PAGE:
"Themed looks trend out so fast,” says Urbanology Designs owner Ginger Curtis. “We don’t like to do themes; we like to do a cohesive look pulled together. If you look at really great designs, you see there are very opposite unique things paired together that make the entire space.” And the entire space is exactly what Ginger and her team brought together for this Flower Mound rustic contemporary home. The homeowners had tired of their previous Old World-esque style and all the dark tones and heavy furniture. “They literally gave a bunch of things away to friends and just started over,” says Ginger. The original tenant that built the 6,500-square-foot new build house never even moved in, so Ginger’s client purchased it and tasked Urbanology Designs with tweaking the place to their newfound style. “We put in wood floor upstairs and changed out every single light fixture in the entire house,” says Ginger. And that meant also incorporating some statement-making fixtures, like the trio of Orion metal pendants by Noir in the main living room. “The client loves beautiful focal things. I knew immediately that they would do the job because it scales so big.” They create a warm contrast with the raw wood beams on the vaulted ceiling, but find a cool balance in the calming color palette below like blush pink leather poufs and gray blue hues in pillows, rugs and throws. For such a large home, Ginger ensured the spaces were still cozy and inviting with earthy tones and easy pieces. “You embrace the openness, and part of that is furniture that scales really well,” she explains. In the equally light-filled master bedroom, a custom-made floating platform bed crafted from alder wood takes center stage. It’s softened by more gray-blues like the linen bedding and Roman shades on the double set of French doors. Texture abounds from the cowhide rug and rabbit fur throw to a row of baskets and touches of brass for a luxe, yet rustic feel. “There’s so much interest in each room, but if you just look at one thing, it’s simple,” Ginger says of the home’s overall aesthetic. It flows so seamlessly from one room to the next, yet never feels repetitive or boring, but always fresh and slightly rustic with just the slightest touch of opulence. In the transitional modern kitchen, white cabinets are perfectly contrasted by dark, oversized pendant lights from Restoration Hardware; for the girl’s boho-whimsical bedroom, a soft color palette and platform bed set on oversized railroad beams are a highlight; and in the boy’s room, vintage boxing gloves are slung over the corner of a black powder coated custom trundle bed. It’s all easy, breezy design in the best possible way — one that doesn’t follow a single trend at all. “The rooms that get the best results,” says Ginger, “are when you take different styles and blend them well.”

A Masculine Loft  |  Wrare Design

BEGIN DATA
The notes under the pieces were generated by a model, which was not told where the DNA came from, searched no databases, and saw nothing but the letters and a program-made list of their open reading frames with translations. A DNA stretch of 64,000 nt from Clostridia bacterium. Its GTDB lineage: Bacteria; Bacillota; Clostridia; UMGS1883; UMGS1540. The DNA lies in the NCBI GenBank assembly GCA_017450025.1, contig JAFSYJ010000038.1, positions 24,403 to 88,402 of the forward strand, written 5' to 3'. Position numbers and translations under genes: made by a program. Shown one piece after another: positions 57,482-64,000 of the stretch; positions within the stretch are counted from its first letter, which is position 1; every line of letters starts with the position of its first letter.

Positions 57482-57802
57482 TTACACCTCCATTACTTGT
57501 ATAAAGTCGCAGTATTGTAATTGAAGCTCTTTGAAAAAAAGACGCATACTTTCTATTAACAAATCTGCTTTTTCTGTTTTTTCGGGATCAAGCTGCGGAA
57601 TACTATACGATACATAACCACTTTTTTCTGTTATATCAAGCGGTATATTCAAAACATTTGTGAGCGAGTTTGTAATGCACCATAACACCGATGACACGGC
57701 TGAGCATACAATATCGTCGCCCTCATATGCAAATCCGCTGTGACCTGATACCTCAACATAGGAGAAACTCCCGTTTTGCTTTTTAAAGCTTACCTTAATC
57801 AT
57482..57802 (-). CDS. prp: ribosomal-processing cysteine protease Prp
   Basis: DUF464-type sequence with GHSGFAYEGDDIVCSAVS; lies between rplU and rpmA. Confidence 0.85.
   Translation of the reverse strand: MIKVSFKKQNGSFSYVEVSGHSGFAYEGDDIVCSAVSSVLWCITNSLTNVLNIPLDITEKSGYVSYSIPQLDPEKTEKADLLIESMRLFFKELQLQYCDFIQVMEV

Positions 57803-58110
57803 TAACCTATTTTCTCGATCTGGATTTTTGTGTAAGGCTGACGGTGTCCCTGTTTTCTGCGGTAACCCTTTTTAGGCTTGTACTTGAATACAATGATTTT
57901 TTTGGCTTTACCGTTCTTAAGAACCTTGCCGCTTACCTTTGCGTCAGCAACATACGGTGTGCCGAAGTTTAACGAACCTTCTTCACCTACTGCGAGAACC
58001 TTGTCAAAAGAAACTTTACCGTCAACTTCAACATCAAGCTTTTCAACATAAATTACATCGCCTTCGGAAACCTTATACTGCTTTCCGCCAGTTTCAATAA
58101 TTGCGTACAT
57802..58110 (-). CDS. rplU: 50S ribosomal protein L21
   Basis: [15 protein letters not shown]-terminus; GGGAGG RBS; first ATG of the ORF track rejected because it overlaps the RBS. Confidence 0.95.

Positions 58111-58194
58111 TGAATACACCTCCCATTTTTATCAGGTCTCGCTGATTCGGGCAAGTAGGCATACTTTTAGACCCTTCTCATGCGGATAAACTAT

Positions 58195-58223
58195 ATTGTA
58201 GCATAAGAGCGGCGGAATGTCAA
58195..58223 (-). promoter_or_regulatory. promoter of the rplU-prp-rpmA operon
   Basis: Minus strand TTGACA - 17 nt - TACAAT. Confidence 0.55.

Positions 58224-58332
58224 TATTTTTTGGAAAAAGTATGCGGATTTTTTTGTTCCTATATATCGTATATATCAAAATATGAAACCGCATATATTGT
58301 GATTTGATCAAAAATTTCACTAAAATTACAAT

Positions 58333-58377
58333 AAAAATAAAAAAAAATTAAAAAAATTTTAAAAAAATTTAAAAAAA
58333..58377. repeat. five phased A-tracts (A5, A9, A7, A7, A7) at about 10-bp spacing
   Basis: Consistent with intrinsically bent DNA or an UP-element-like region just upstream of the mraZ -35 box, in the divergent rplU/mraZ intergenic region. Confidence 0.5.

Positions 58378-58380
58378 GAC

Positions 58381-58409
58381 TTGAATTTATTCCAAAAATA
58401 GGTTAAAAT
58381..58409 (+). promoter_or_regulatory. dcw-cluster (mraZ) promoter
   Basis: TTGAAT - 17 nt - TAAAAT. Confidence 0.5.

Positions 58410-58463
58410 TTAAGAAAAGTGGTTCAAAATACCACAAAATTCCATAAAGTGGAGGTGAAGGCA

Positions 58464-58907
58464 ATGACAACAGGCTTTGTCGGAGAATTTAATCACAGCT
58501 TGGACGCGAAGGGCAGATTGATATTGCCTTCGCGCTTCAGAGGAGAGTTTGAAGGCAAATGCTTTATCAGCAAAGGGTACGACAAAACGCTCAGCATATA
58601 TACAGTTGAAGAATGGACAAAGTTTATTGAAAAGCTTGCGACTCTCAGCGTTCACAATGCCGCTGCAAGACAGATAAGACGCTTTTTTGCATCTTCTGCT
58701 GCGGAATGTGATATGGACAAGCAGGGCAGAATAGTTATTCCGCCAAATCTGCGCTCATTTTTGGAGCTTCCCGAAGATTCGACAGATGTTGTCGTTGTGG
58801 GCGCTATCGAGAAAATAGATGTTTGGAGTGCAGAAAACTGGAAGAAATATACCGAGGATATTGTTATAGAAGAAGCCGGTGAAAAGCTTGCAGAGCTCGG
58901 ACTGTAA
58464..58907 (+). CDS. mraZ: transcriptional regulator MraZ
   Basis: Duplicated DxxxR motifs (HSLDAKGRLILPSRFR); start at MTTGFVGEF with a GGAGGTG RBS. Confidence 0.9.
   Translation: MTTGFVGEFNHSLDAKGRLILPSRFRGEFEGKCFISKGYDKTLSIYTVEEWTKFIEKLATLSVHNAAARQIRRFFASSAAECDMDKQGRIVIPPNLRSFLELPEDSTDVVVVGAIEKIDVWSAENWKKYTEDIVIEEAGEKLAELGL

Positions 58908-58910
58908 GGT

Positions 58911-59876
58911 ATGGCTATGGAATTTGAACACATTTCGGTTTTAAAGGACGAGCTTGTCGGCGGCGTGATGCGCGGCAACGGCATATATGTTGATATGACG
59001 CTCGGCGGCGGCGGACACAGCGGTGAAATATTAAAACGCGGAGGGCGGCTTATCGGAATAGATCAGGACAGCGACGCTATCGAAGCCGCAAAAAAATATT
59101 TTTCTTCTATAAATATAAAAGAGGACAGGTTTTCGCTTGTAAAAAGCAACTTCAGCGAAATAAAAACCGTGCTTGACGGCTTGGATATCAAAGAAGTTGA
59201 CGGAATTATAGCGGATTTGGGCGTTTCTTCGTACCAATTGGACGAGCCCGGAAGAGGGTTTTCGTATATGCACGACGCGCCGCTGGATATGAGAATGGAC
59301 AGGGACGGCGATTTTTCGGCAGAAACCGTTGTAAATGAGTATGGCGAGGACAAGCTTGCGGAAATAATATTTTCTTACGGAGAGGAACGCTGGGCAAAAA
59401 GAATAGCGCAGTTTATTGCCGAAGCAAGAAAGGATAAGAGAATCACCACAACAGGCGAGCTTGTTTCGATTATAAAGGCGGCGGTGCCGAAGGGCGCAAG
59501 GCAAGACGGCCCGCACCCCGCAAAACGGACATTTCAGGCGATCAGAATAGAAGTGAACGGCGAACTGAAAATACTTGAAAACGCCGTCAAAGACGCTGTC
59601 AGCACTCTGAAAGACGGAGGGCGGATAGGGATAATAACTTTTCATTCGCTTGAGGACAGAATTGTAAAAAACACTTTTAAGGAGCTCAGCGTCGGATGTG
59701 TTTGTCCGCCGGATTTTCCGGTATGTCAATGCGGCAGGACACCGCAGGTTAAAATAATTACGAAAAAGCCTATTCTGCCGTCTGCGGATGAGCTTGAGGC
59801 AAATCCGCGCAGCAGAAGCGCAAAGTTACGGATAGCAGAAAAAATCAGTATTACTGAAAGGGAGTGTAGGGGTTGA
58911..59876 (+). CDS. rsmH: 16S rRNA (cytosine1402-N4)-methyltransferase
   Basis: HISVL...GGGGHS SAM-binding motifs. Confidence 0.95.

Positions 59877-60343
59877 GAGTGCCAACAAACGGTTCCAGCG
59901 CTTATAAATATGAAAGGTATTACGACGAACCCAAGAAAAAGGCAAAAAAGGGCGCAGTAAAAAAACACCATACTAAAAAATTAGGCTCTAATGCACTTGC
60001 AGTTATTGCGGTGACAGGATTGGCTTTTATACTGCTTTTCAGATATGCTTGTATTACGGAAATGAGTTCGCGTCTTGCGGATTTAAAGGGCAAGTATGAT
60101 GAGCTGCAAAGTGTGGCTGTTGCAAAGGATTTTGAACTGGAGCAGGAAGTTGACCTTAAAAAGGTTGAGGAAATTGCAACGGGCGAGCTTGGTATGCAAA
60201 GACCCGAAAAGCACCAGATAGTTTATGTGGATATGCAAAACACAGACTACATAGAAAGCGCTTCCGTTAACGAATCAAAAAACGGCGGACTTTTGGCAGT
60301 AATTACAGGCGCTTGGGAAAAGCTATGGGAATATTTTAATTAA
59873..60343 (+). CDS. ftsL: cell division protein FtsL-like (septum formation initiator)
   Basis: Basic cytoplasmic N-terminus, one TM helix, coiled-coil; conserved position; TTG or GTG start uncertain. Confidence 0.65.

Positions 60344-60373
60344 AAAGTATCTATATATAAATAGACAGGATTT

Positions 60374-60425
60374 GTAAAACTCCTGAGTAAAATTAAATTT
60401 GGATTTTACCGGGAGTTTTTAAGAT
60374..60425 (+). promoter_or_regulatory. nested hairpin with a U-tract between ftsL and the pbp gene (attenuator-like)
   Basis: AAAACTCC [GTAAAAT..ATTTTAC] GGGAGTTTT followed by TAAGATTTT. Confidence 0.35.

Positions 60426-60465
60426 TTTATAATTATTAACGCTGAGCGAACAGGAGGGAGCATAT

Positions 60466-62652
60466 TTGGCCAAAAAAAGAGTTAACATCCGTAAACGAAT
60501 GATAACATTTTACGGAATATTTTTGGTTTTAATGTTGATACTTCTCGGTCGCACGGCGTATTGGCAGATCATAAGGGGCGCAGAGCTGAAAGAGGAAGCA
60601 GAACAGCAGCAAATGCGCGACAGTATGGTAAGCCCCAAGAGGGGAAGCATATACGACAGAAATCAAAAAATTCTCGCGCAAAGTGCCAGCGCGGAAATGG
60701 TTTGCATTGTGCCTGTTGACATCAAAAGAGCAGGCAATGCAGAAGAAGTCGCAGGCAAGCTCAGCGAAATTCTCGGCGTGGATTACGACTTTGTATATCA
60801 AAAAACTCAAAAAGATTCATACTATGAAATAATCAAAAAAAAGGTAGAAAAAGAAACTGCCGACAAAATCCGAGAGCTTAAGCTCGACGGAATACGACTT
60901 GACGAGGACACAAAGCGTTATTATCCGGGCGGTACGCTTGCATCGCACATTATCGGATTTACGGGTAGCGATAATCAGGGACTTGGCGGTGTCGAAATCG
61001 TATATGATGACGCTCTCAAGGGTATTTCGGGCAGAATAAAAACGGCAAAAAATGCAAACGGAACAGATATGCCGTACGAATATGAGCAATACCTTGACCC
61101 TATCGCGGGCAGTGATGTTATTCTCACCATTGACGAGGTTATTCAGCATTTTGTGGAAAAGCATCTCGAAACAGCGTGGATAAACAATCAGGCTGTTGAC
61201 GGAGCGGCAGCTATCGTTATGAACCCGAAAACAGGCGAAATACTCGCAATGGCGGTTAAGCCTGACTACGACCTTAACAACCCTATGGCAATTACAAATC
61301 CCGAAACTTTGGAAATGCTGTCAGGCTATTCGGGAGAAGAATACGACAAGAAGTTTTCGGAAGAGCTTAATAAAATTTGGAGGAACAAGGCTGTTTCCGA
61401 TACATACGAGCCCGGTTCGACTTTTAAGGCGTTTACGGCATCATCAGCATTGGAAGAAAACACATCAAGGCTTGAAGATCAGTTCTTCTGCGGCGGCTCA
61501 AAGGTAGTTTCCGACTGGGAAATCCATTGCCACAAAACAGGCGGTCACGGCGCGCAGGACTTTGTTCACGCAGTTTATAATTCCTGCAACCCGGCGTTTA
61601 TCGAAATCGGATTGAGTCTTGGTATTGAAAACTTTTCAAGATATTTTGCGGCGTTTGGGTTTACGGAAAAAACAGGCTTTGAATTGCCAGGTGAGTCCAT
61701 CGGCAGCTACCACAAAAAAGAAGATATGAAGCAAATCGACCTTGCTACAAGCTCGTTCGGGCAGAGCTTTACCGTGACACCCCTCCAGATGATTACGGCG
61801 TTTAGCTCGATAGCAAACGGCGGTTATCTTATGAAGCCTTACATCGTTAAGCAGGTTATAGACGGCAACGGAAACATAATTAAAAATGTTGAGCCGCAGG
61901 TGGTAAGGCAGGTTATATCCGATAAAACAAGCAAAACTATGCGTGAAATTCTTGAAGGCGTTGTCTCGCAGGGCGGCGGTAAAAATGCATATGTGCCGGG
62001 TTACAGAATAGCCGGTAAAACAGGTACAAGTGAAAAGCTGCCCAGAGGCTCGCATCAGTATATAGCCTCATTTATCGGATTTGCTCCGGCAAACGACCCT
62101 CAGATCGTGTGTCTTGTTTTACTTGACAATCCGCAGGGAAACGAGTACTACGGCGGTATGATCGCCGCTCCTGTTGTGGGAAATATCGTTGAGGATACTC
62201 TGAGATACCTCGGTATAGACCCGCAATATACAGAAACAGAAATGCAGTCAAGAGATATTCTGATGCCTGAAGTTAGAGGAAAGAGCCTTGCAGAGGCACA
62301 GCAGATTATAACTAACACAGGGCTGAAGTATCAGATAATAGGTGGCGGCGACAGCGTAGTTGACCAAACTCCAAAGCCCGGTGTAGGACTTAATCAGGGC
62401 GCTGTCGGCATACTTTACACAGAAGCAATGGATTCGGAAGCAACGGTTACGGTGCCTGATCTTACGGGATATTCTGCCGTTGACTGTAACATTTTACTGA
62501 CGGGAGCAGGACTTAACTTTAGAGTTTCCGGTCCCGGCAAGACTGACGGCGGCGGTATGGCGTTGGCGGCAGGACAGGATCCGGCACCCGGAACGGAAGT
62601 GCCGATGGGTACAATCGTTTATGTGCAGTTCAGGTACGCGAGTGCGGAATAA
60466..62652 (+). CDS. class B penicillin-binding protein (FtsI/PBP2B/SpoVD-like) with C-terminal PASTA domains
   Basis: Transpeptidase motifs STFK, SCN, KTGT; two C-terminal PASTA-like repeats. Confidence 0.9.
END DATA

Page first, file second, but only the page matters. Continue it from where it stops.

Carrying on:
It all started with a bar. The homeowner, who lives on the 31st floor of the Omni Residences in Downtown Fort Worth, wanted to create a sleek bar addition to his 4,000-square-foot condo and reached out to Wrare Design owner Doug PlesKovitch. A few months later, they discussed adding a new sofa, and the renovation spiraled from there. “It’s been a fun couple of years,” says Doug. “He appreciates my aesthetic, and I appreciate that he is willing to take some risks and some chances. Not everyone is up for painting their walls and ceiling dark gray!” The most recently completed project included 600 square feet of outdoor terrace space that Doug furnished with custom-made pieces by William & Wesley, including planters of beautiful faux greenery from Robert-Lawrence Designs. Aside from the sky-high views, other stunning condo visuals included the entryway — a conglomeration of 600 porcelain tiles in 10 different hand-painted designs from Eleganza Studio in Dallas. Each tile is turned a quarter turn, offset by one and turned again. “I believe this nearly killed the contractor who laid them,” quips Doug. “We wanted to add a little color in an environment that was otherwise gray.” This includes the kitchen with gray flush front cabinetry and an 18-foot-long white quartz countertop island — which is only disrupted by the sink and quickly became ideal for entertaining — that blends seamlessly into the rest of the home for a clean, streamlined appeal. Engineered wood floors add a slightly masculine touch, as does the hand-laid brick veneer wall in the bar area — a design detail the client first loved at Doug’s furniture store, Wrare, which reopens in its original space on West Seventh Street this December. In the living room, a lounge space is notated by a patchwork Persian rug from Fayze and plush oversized chairs and a metallic table from Wrare. And for the dining area, nothing traditional would do when the client can have a custom-made table crafted from bowling lane wood from his wife’s hometown of Philadelphia. But Doug’s most acclaimed work on the condo thus far actually took place below ground, in the Omni’s basement. The designer combined the client’s four storage rooms and transformed them into a soundproofed, super-luxe, single wine room complete with faux beams and moody lighting. A high-back banquette occupies one wall, behind a wood table made from reclaimed pieces of the Stockyards at the city’s old Swift Armour Meat Packing Plant. And at one end of the room is custom-crafted insulated glass and Swiss steel storage space, which holds an impressive 750 bottles of vino. “They love being there,” Doug says of his clients. “Everywhere they turn, they enjoy it. And that’s very gratifying to me.”